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Sensing an opening, Mitt Romney suddenly is talking about winning Iowa. The former Massachusetts governor had been focusing elsewhere and hadn't been to Iowa in two months. But now he's ramping up his efforts in the state little more than 10 weeks before its presidential caucuses that lead off the GOP nomination contests. And, with the volatile race here anyone's for the taking, he's hoping for an outright victory.

"I will be here again and again, campaigning here. I'd love to win Iowa. Any of us would," Romney said, answering a voter's question at a campaign event at Morningside College in Sioux City.

At his next stop, in rural Treynor, east of Council Bluffs, Romney exuded confidence when he told his audience: "There's a good shot I might become the next president of the United States. It's not a sure thing, but it's a good shot."

His daylong trip through the most conservative part of the state came as polls show him at the top of the GOP field in the wake of a series of strong debate performances.

Until now, Romney has had a relatively low-key presence in Iowa. He lost here in 2008 when he tried to convince voters he was a strong cultural conservative. But he couldn't sway influential evangelical conservatives _ they are concentrated heavily in the western part of the state and play an important role in the GOP caucuses _ to overlook their skepticism of his Mormon faith and his reversals on abortion and gay rights.

This time, Romney has been talking almost exclusively to business leaders about the economy in hopes of picking up support across the GOP's ideological spectrum. He's counting on his rivals, seen as more conservative, to divide the support of pastors, Christian home-school activists and evangelicals in general. They have not rallied around any one of his opponents as they did Mike Huckabee four years ago.

Texas Gov. Rick Perry and Minnesota Rep. Michele Bachmann both are making big plays for their support while others also are wooing them, including former Pennsylvania Sen. Rick Santorum, businessman Herman Cain and former House Speaker Newt Gingrich. Most if not all of them will attend an event in Des Moines on Saturday, hosted by the Iowa Faith and Freedom Coalition, a group dominated by evangelical conservatives, though Romney is sitting it out.

Still, with the Jan. 3 caucuses coming into focus, Romney has decided to dig into the still wide-open race.

Most state lawmakers remain on the sidelines, along with top GOP officials. Sen. Chuck Grassley, for instance, said Wednesday he plans not to endorse a candidate before the caucuses.

There are risks. Should the former Massachusetts governor play hard in Iowa only to lose again, he'll be weakened.

In recent weeks, Romney's staff has started growing, though it remains lean by 2008 standards, when he blanketed the state's 99 counties with staffers, spent $10 million on TV and made dozens of visits.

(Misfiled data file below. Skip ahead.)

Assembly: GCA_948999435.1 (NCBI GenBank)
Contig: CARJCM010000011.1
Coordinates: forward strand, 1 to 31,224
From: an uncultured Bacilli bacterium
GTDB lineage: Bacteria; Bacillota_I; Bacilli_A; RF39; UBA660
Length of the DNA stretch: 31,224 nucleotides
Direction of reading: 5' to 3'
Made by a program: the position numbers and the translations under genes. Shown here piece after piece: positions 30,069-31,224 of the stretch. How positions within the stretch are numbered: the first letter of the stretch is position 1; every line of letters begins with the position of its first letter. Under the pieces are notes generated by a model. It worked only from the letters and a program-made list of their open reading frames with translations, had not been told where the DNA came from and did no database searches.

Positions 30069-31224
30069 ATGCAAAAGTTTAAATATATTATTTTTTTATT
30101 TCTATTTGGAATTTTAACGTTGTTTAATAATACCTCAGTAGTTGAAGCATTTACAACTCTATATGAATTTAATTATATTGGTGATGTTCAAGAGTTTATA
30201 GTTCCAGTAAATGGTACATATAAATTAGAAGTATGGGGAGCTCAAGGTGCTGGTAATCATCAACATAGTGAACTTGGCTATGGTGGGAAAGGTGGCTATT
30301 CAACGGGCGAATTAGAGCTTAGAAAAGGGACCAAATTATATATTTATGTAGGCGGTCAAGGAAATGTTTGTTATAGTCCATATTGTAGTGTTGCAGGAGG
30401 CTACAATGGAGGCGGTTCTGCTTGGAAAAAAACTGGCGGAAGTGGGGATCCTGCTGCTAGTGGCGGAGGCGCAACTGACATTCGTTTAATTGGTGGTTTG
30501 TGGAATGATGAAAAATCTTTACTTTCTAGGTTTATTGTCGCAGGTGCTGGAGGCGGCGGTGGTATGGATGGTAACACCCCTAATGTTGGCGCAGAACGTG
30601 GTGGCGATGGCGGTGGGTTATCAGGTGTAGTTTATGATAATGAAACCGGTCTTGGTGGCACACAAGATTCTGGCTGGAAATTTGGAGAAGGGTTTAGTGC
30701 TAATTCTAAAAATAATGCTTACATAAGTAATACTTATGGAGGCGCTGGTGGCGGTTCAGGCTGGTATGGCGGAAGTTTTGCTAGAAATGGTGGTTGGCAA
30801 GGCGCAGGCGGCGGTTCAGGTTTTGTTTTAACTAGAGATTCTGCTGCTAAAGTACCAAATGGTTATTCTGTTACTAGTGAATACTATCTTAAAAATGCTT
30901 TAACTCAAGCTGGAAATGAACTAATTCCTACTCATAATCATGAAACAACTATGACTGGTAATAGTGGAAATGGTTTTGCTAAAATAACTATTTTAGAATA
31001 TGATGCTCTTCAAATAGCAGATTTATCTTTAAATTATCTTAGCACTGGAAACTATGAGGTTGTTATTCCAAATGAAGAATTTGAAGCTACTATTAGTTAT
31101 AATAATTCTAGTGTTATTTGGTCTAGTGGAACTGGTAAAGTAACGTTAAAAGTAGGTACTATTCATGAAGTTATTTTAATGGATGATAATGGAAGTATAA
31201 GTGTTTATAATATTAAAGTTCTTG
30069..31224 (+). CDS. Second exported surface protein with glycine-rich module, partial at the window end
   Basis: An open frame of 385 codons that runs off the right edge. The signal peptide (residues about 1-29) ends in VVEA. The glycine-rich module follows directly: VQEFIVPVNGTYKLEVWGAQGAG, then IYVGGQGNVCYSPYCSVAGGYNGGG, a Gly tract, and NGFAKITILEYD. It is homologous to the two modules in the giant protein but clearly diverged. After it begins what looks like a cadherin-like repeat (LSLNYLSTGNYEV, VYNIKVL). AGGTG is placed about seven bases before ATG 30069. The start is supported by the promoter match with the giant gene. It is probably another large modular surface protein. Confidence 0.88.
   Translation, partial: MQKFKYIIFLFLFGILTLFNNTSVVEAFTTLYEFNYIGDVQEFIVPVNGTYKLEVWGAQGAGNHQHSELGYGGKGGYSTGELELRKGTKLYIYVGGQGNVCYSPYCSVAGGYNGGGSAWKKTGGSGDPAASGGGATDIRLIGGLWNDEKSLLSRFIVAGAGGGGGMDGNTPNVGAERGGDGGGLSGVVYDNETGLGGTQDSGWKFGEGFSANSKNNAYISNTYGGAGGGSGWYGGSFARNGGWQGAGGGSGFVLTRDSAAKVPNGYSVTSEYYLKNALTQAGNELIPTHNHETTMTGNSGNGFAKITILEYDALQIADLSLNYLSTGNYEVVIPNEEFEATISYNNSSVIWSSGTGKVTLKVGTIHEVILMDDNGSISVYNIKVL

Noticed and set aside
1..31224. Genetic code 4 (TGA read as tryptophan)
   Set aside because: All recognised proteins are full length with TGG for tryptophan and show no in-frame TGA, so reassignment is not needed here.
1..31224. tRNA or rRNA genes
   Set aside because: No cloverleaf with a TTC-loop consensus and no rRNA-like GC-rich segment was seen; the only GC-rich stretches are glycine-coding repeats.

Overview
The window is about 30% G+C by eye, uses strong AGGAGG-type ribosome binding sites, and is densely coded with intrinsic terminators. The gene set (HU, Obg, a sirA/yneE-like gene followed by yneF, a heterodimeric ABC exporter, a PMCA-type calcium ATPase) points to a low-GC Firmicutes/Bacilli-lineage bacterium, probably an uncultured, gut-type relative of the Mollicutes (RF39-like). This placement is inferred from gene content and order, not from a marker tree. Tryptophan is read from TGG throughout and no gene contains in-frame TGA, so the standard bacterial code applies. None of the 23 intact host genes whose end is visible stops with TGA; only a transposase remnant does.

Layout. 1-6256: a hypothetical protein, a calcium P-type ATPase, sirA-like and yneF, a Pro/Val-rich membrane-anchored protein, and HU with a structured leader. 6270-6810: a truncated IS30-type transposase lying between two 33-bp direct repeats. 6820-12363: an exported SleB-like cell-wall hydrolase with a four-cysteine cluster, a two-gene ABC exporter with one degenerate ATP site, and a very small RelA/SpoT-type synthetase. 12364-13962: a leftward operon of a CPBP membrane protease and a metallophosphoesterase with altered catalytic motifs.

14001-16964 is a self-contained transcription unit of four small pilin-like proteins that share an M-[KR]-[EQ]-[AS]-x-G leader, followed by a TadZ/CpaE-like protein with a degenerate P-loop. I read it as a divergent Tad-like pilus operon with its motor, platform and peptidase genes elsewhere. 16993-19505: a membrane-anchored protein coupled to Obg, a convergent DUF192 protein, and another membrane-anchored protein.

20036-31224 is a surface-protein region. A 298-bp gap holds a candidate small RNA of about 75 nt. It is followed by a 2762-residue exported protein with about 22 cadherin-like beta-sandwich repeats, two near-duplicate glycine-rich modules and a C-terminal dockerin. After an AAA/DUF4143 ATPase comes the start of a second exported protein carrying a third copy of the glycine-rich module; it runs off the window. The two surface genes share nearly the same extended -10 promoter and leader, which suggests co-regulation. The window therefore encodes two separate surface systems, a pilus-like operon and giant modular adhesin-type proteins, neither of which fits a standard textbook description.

This year, his handful of caucus organizers has been in close touch with his past supporters and birddogged county party organizations. They are building niche support groups with small business owners and the state's thriving agribusiness sector.

He's spent most of this year campaigning in New Hampshire and other states as he tried to lower any expectations that he will win in Iowa. He's spent no money on advertising in the state, and he made only his third trip this year on Thursday.

It came a week after a Perry supporter called Romney's religion a cult and just days after Perry and Romney tangled over illegal immigration, with the Texas governor recalling a 5-year-old episode in which illegal immigrations had been working on Romney's lawn.

But such issues _ as well as other hot-button cultural issues like gay marriage and abortion _ were absent or only came up briefly at his events Thursday. That could be because Romney typically holds his Iowa events in places of business where the focus is on the economy.

In Sioux City, Romney faced a friendly audience that questioned him primarily on jobs and economic issues.

Drawing a contrast to Perry at one point, Romney noted that he vetoed, as governor of Massachusetts, legislation like that which Perry signed in Texas allowing children of illegal immigrants to pay in-state college tuition. And he alluded to the attack he used against Perry in the debate, when he claimed that many of the jobs created in Texas went to illegal immigrants. His answers drew applause.

In Treynor, Romney bantered about the price of corn and types of cattle with a carefully assembled group of local business and community leaders. The discussion covered farming, education, clean coal, Israel and, of course, ethanol, critical to the local economy.

"I'm a friend of ethanol and at the same time I don't want to say that I'm going to be proposing new legislation to provide new subsidies," Romney said, walking a careful line of fiscal responsibility in front of an audience that's heavily invested in the ethanol industry.

"I think that time is now completed and we'll move on to encourage the availability for the American people to purchase ethanol on a choice basis," he said.

At an event at the Chamber of Commerce in Council Bluffs, a woman asked Romney how he planned to counter "misinformation" about his Mormon faith.

"A religious test shouldn't be applied to people who are running for public office," Romney said, to applause. "I am shaped by the Judeo-Christian values which I have and hope that those will hold me in good stead, as they have so far."

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